Killings in S. Kordofan Cast Shadow over Christians in Sudan

Targeting of civilians in embattled state darkens outlook of converts in north.

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September 30, 2011|10:25 am

KHARTOUM, Sudan – Failure by the Sudanese Armed Forces (SAF) and allied Islamic militia to distinguish between combatants and civilians in territorial battles in South Kordofan state is due in part to a desire to rid the area of Christianity, local Christians say.

A Christian in the Leri East area of Kadugli who escaped SAF Intelligence agents 18 days after his June 20 arrest from his home said he saw six other Christian detainees taken away, one by one, to be executed over the course of two weeks.

“They were insulting us, saying that this land is an Islamic land and that we were not allowed to be in this land,” he told Compass. “I saw them take my fellow Christians brothers and shoot them in the forest near the place where we were detained.”

While the SAF and its paramilitary allies have targeted members and supporters of the Sudan People’s Liberation Movement forces, the Christian, who requested anonymity as he is still in hiding, said he was detained simply because he was a Christian. A convert from Islam 10 years ago, he said he was scheduled to be executed the day he escaped.

“I was already dead, so I did not fear being shot dead – I was not worried about my safety any more; after all, I was under their mercy as they thought, but God was in control,” he said.

A former aid worker with a Christian humanitarian agency, he said he was praying throughout the ordeal.

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“I was praying despite the fact they were threatening me that I would face the same fate of the six brothers who were shot dead in the forest,” he said.

After the miracle of being able to escape during a lull in their vigil, God rescued him from other potential dangers in his trek to freedom, he said.

“I was interrogated three times at three different check-points, but God covered their eyes to keep them from discovering me,” he said. “I think God is teaching me that I still have a mission to accomplish; that was why he rescued me from the hand of Muslims.”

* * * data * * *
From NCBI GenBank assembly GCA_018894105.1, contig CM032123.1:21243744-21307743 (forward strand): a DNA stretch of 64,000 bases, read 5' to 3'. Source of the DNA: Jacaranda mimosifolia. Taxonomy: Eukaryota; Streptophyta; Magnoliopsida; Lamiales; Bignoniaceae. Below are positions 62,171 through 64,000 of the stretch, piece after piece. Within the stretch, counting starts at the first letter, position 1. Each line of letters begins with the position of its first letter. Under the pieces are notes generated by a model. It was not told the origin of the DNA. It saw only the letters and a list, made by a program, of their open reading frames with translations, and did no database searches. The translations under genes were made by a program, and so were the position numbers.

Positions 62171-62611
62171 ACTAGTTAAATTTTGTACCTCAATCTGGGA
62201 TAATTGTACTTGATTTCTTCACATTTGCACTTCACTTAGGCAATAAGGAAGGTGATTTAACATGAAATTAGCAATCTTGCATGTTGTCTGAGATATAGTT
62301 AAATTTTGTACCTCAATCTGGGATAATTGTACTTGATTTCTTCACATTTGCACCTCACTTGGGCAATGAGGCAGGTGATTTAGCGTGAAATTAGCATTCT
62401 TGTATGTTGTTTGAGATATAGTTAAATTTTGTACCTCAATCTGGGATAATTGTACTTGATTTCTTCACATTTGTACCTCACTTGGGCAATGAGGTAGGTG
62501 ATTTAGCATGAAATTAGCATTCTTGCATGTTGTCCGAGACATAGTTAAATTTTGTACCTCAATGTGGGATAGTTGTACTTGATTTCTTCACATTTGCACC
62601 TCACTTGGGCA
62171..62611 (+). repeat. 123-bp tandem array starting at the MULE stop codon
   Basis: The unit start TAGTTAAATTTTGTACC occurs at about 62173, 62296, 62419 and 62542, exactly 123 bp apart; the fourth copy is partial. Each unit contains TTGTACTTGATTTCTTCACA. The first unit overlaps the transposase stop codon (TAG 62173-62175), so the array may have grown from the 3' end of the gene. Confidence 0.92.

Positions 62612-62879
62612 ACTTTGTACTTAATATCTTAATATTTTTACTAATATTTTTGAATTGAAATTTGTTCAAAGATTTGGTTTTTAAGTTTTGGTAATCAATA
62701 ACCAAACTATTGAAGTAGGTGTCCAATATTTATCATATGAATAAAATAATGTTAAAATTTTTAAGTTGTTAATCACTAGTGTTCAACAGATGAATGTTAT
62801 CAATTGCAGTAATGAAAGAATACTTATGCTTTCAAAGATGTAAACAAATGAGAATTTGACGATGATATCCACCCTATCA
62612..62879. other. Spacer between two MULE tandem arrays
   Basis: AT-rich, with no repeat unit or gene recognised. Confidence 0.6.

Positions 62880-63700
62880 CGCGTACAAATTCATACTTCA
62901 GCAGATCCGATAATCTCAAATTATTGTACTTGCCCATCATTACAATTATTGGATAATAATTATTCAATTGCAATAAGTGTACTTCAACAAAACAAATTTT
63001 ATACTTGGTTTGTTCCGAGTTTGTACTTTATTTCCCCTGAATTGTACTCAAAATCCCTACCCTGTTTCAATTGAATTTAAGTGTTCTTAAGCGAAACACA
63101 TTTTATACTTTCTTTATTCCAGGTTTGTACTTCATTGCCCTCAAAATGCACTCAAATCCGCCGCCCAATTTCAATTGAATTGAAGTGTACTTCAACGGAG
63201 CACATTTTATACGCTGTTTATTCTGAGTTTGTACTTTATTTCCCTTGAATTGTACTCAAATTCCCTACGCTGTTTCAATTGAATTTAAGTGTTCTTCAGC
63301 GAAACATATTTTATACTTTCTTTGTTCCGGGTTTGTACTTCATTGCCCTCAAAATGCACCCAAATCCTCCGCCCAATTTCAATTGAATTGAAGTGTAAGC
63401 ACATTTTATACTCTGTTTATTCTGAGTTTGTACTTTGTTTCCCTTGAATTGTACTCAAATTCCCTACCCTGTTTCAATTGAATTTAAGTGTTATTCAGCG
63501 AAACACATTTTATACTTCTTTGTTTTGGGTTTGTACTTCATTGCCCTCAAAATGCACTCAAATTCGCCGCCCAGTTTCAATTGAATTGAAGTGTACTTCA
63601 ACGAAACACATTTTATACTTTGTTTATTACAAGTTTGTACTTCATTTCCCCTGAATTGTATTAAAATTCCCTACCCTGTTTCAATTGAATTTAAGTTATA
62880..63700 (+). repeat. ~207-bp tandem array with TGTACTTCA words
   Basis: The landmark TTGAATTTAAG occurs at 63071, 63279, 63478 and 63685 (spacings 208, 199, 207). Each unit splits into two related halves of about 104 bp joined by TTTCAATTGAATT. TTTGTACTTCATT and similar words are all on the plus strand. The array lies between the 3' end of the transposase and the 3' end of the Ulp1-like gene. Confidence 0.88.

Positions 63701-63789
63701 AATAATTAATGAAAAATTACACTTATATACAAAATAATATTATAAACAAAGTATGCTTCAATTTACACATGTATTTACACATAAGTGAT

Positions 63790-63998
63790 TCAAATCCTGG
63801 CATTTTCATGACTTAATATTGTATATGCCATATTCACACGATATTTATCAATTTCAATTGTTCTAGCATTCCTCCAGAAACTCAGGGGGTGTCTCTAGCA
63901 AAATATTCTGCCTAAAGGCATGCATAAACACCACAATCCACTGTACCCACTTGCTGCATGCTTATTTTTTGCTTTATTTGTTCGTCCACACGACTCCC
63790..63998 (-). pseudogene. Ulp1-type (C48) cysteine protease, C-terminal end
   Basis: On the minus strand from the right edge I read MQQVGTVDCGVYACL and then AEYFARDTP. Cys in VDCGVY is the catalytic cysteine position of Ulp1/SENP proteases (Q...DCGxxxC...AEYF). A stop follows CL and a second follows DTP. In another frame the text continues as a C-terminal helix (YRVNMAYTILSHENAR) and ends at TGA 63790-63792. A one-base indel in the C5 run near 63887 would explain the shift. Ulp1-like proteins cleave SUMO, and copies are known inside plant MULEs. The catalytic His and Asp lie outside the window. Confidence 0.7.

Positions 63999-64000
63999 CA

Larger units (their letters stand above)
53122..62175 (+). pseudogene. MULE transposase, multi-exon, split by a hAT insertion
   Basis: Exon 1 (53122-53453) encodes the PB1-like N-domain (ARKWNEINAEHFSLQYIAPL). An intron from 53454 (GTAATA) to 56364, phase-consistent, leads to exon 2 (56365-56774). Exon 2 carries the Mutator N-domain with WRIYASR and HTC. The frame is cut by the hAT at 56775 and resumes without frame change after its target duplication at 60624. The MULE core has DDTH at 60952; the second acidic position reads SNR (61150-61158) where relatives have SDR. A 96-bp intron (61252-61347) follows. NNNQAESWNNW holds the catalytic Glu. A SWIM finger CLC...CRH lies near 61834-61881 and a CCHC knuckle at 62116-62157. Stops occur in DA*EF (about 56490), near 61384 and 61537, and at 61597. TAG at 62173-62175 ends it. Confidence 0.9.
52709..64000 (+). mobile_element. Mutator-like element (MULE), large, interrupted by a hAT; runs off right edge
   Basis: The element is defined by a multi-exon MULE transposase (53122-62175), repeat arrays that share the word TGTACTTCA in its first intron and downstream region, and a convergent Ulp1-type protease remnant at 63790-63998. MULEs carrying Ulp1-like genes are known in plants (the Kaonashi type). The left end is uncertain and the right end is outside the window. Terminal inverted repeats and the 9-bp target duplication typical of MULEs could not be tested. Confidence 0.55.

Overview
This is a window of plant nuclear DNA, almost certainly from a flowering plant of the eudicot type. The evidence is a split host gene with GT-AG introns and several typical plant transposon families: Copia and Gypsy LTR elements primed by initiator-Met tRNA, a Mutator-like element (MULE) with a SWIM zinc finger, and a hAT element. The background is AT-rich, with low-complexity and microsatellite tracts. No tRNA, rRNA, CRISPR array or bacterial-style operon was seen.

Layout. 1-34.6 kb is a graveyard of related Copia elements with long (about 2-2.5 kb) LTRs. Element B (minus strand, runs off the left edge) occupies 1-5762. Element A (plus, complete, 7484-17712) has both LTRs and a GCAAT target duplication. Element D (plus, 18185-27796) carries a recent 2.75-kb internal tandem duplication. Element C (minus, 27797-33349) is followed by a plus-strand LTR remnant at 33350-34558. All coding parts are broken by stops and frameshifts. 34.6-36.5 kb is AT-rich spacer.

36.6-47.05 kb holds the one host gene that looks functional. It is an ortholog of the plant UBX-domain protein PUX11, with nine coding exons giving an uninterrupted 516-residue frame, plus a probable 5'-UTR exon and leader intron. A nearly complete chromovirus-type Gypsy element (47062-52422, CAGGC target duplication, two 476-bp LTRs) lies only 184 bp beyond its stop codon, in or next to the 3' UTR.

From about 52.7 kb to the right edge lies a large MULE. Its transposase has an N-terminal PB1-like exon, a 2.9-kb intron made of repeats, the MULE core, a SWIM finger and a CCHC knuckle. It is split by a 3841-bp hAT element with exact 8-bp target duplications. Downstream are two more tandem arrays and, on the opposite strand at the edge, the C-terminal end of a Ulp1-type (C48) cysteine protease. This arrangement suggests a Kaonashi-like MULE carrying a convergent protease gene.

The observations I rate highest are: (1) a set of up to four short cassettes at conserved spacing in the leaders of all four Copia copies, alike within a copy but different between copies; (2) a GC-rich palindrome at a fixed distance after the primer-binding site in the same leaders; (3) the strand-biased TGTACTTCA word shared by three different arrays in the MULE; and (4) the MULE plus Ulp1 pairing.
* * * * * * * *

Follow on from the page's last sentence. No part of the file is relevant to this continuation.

As do other Christians in the north since South Sudan split from Sudan on July 9, he believes the Islamic government is targeting Christians in an attempt to clear Christianity from South Kordofan – part of a strategy to turn the north into a purely Islamic state.

“This is clearly a planned persecution by the Islamic government,” he said. “My life is in great danger, as they are still looking for me. I may be arrested at any time and even killed.”

Other Christians who have fled the area say many Christians have been killed and church buildings burned by the SAF and Islamic militias.

Armed conflict in Kadugli broke out between southern and northern militaries on June 6 after northern forces seized Abyei in May.

Assurances Questioned

With reports of military forces targeting Christians and churches in South Kordofan, assurances by a Sudanese official this month that sharia (Islamic law) would protect Christians in the north were not warmly received.

At a seminar organized by a U.S.-based Christian support group in Khartoum on Sept. 20, Azahry al-Tighani Awad el Sayeed, federal minister of Guidance and Religious Endowments, told church leaders that Islamic law would protect the rights of Christians in Sudan. The statement outraged Christians in Sudan, who voiced their concern that sharia – currently only “a source of legislation,” according to the Interim National Constitution – will become the law itself.

Sudan’s laws and policies already favor Islam, and sharia would make citizenship rights dependent on religion, relegating non-Muslims to second-class status with limited privileges and rights, the Christian leaders said.

“I am against the sharia as a Sudanese Christian because it undermines my basic right and it also does not allow us to co-exist,” said one Christian on condition of anonymity.

Church leaders also objected to hostile rhetoric against Christians by Islamic leaders and government officials, sources said. At some Friday mosque services, imams exhort their followers to decline to cooperate with Christians, and in some cases not even greet them because they are “infidels,” they said.

They also objected to government leaders labeling churches as foreign institutions with links to the West.

“Some people think that the church is a foreign institution existing to implement foreign agendas, but the fact is that is totally false and baseless,” said the unnamed Christian.

Bishop Ezekiel Kondo of Episcopal Church of Sudan said that Christians have long faced discrimination, and that the government still denies permits to acquire and build church buildings. He also criticized the ongoing Islamization of school curricula that omits the history of Christian kingdoms from textbooks.

 

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